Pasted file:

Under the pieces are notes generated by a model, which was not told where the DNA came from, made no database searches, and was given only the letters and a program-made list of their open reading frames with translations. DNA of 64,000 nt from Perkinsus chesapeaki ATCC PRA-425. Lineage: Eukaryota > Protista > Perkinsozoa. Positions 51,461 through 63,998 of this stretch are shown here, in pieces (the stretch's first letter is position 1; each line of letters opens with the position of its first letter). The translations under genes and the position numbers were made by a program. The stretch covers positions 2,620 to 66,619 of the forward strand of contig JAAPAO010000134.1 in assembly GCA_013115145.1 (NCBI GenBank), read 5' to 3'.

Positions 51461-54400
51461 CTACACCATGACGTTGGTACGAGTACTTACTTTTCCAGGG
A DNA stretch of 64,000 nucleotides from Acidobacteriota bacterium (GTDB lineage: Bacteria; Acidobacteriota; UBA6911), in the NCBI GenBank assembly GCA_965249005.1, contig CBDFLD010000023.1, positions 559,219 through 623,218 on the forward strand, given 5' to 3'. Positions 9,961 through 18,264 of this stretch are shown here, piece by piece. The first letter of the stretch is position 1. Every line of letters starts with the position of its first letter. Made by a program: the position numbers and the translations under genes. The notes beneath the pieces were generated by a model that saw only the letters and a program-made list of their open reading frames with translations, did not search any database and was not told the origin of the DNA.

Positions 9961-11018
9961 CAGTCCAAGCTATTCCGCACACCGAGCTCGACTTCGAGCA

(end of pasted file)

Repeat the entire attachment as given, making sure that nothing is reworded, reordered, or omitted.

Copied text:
Under the pieces are notes generated by a model, which was not told where the DNA came from, made no database searches, and was given only the letters and a program-made list of their open reading frames with translations. DNA of 64,000 nt from Perkinsus chesapeaki ATCC PRA-425. Lineage: Eukaryota > Protista > Perkinsozoa. Positions 51,461 through 63,998 of this stretch are shown here, in pieces (the stretch's first letter is position 1; each line of letters opens with the position of its first letter). The translations under genes and the position numbers were made by a program. The stretch covers positions 2,620 to 66,619 of the forward strand of contig JAAPAO010000134.1 in assembly GCA_013115145.1 (NCBI GenBank), read 5' to 3'.

Positions 51461-54400
51461 CTACACCATGACGTTGGTACGAGTACTTACTTTTCCAGGG
A DNA stretch of 64,000 nucleotides from Acidobacteriota bacterium (GTDB lineage: Bacteria; Acidobacteriota; UBA6911), in the NCBI GenBank assembly GCA_965249005.1, contig CBDFLD010000023.1, positions 559,219 through 623,218 on the forward strand, given 5' to 3'. Positions 9,961 through 18,264 of this stretch are shown here, piece by piece. The first letter of the stretch is position 1. Every line of letters starts with the position of its first letter. Made by a program: the position numbers and the translations under genes. The notes beneath the pieces were generated by a model that saw only the letters and a program-made list of their open reading frames with translations, did not search any database and was not told the origin of the DNA.

Positions 9961-11018
9961 CAGTCCAAGCTATTCCGCACACCGAGCTCGACTTCGAGCA